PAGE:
A preseason ankle injury delayed Collins' 2018-19 debut until Nov. 17. He went on to play 61 games for the Hawks, of which he started 59. The Wake Forest product has been impressive through his first two years in the league, and he quietly averaged 19.5 points, 9.8 rebounds and 2.0 assists on 56.0 percent shooting last season. The only other player 21 years old or younger to average those numbers since the three-point era is Shaquille O'Neal. At 6-foot-10 and 235 pounds, Collins has been primarily used as a power forward. But he's played 28% of his career minutes at center, and he may continue seeing spot run at the position given his athleticism and still-in-progress three-point range. In 2018-19, he shot 34.8 percent from long range on 2.6 attempts per game. Expanding his shot is one of the main stepping stones for Collins' development, as is his defense. While he averaged 1.6 blocks per 36 minutes as a rookie, that number dipped to 0.8 blocks per 36 minutes as a sophomore. Even if Collins is already at his ceiling, he's showing off the ability to play at an All-Star level, and there's a chance he'll fall in fantasy drafts due to lack of name recognition.
Due to the Hawks' roster construction and expected path back to the lottery, Collins was one of the more intriguing rookie prospects after being selected in the first round of last year's draft. While he opened the season in a bench role behind Ersan Ilyasova, the Hawks ultimately bought out the veteran in February and elevated Collins into the top unit once their playoff hopes were out of reach. The 6-foot-10 big man would go on to start 26 games, a stretch where he averaged 11.2 points 7.9 rebounds and 2.0 assists across 28.4 minutes. Those numbers were all slightly up from the 10.5 points, 7.3 rebounds and 1.3 assists across 24.1 minutes that Collins averaged for the entire year (74 games). In addition, Collins was a capable rim protector with 1.1 blocks per contest and shot 57.6 percent from the field. He only knocked down 16 total three-pointers and was a 71.5 percent free-throw shooter, though, so there are a few aspects of his game that are still a work in progress. However, Collins has high expectations going into his second year in the league. Ilyasova won't be in his way for the first half of the season and Mike Muscala was traded to the Sixers over the summer, meaning Collins has as clear a path to playing time as possible. A role surpassing 30.0 minutes a night seems likely, so the 20-year-old's numbers will certainly be on the rise. Averaging a double-double isn't out of the question, which means Collins is going to head into the year as one of the more intriguing breakout candidates. Look for him to be a very strong mid-to-late-round option if he falls that far and it wouldn't be surprising if Fantasy owners elected to pay up a bit considering his potential upside.
Collins recently finished up his sophomore season at Wake Forest, where he had a breakout campaign and averaged 19.2 points, 9.7 rebounds and 1.6 blocks across 26.6 minutes per game. That boosted his stock enough to declare early for the 2017 NBA Draft and he was eventually selected by the Hawks with the 19th overall pick. In college, he proved to be extremely athletic for his size at 6-foot-10 and was one of the better rebounders in the nation. He certainly needs to add strength to his frame in order to matchup with some of the bigger power forwards and centers in the league, but Collins still has impressive potential if he's able to put everything together. He needs some work on the offensive side of the ball as well despite being a capable mid-range shooter at Wake Forest. Most of his work comes around the rim and he hasn't displayed any sort of three-point shot at all, so Collins will eventually need to extend to the perimeter in order to fit into today's NBA landscape. Still, Collins is going into one of the best situations of this year's rookie class. The Hawks no longer have Paul Millsap or Dwight Howard, and they didn't do much in free agency to replace the two. Ersan Ilyasova is currently the favorite to open the season as the team's starting power forward and Collins should slot in as the backup if he's able to jump Luke Babbitt on the depth chart right away like expected. With the Hawks highly unlikely to make the playoffs, Collins will certainly be a candidate to get extended run and that could even develop into a starting role later in the season if he develops quicker than expected. Either way, Collins should have a relatively easy path to playing time, making him one of the more intriguing rookie options.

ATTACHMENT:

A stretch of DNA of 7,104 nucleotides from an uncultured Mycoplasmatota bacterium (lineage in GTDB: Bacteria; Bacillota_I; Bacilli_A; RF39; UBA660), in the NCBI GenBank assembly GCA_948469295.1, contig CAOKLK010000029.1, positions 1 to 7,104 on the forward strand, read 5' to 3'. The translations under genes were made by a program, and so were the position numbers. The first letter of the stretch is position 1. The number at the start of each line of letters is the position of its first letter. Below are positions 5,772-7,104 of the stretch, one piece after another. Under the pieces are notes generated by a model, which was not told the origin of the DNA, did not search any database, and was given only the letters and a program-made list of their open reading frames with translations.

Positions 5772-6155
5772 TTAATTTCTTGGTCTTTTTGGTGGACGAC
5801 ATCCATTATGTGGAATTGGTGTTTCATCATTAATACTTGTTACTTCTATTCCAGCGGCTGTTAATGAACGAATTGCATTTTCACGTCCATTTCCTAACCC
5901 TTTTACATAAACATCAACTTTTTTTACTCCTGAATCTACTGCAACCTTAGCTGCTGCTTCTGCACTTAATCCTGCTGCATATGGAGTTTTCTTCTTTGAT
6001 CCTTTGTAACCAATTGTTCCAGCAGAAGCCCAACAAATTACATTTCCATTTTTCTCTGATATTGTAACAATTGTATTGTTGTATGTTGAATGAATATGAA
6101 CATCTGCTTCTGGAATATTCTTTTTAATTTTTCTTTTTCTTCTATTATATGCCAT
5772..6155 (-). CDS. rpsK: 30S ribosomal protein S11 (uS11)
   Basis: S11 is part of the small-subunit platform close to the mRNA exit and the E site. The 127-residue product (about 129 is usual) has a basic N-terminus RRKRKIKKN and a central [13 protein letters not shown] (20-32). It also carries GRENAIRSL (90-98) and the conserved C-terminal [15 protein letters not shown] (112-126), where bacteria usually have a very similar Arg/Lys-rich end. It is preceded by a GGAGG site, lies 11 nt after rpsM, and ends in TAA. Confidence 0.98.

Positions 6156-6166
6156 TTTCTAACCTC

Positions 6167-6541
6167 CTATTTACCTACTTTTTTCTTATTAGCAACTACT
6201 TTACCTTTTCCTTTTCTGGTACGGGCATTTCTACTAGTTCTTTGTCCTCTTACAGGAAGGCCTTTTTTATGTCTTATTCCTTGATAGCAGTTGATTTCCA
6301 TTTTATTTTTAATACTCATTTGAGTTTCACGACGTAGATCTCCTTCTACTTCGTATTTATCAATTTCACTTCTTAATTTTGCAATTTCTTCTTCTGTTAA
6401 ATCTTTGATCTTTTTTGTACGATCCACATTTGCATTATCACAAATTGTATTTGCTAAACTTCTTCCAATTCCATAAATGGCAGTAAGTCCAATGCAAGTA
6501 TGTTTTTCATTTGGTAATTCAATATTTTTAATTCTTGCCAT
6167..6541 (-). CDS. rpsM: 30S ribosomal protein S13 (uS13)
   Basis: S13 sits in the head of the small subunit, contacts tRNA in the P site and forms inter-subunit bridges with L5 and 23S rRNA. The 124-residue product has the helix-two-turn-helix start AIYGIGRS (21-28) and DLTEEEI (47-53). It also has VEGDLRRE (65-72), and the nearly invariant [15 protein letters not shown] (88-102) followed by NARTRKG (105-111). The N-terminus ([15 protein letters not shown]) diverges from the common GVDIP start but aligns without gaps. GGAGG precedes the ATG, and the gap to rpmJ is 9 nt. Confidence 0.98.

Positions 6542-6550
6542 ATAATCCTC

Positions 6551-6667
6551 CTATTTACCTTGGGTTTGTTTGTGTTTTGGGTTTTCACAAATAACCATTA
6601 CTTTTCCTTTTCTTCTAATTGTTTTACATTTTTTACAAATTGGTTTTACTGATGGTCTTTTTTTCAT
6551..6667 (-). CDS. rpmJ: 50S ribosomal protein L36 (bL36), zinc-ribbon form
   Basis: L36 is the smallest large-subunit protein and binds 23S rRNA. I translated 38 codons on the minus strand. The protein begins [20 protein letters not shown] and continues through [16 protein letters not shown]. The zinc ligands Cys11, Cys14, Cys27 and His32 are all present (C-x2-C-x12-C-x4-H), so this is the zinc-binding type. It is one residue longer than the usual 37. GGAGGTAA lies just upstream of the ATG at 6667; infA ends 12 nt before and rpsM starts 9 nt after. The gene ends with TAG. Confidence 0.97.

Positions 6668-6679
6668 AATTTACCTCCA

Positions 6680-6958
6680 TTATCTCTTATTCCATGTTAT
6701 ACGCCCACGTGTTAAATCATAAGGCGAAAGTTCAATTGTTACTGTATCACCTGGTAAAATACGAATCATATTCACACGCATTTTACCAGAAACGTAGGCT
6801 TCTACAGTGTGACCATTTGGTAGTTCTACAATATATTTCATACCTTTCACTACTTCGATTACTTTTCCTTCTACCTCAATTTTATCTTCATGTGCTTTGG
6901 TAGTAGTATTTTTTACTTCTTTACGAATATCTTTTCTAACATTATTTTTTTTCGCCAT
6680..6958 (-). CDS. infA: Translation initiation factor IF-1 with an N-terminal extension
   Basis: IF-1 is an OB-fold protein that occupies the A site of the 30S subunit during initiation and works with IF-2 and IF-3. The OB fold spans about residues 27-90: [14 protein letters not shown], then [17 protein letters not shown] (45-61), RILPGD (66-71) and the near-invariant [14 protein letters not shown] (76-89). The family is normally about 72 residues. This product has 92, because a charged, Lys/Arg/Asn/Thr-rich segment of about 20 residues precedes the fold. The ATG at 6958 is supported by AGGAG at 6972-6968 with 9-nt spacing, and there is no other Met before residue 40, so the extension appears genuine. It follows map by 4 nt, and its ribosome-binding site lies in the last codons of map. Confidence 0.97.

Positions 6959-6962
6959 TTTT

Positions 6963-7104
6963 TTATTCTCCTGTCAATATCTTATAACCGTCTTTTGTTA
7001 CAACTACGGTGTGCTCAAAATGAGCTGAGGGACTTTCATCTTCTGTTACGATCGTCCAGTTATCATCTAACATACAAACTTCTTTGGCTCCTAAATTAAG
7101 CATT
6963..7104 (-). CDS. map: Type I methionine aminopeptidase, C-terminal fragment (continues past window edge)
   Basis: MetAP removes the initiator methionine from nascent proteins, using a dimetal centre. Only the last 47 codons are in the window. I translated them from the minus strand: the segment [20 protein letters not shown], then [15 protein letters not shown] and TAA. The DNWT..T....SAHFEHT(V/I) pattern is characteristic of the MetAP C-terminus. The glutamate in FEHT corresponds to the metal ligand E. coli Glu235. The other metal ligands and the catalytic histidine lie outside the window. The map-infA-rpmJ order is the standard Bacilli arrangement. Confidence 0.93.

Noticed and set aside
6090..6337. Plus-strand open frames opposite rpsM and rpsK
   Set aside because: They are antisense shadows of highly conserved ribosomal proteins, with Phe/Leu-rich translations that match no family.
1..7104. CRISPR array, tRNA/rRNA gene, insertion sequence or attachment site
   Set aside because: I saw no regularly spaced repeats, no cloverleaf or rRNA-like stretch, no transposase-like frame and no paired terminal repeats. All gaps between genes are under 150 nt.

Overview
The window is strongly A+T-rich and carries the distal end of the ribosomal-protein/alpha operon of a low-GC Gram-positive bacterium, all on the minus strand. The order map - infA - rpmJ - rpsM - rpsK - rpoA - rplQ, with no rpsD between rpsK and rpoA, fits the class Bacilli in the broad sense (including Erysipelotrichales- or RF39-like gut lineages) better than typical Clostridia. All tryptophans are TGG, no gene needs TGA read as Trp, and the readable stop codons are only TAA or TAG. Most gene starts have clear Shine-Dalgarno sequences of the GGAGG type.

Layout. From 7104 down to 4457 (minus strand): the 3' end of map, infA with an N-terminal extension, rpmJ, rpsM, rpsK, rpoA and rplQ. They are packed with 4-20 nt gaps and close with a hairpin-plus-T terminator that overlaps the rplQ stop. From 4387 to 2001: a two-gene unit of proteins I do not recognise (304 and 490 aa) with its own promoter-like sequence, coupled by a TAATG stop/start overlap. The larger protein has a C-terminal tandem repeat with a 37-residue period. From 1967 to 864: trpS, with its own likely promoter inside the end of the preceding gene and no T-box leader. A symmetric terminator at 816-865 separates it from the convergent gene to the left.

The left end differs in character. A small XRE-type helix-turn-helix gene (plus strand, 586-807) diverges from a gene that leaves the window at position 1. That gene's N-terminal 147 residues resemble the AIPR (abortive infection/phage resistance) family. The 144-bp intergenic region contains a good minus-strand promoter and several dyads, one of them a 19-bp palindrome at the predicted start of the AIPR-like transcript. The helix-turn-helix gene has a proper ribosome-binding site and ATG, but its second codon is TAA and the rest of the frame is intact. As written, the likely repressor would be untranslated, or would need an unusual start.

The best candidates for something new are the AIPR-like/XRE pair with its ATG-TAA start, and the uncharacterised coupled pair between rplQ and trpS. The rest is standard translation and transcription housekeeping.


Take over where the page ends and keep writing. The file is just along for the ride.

More Fantasy News
Remains out Friday
FUtah Jazz
Back
April 12, 2024
Collins (back) has been ruled out for Friday's game against the Clippers, Andy Larsen of The Salt Lake Tribune reports.
ANALYSIS
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Won't play Thursday
FUtah Jazz
Back
April 10, 2024
Collins (back) won't suit up for Thursday's game against the Rockets, Sarah Todd of The Deseret News reports.
ANALYSIS
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Sitting out Tuesday
FUtah Jazz
Back
April 8, 2024
Collins (back) won't play Tuesday versus Denver, Ben Anderson of KSL News Salt Lake City reports.
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Ruled out for Sunday
FUtah Jazz
Back
April 6, 2024
Collins (back) is out for Sunday's game against the Warriors, Andy Larsen of The Salt Lake Tribune reports.
ANALYSIS
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Won't play Friday
FUtah Jazz
Back
April 4, 2024
Collins (back) has been ruled out for Friday's game against the Clippers, Andy Larsen of The Salt Lake Tribune reports.
ANALYSIS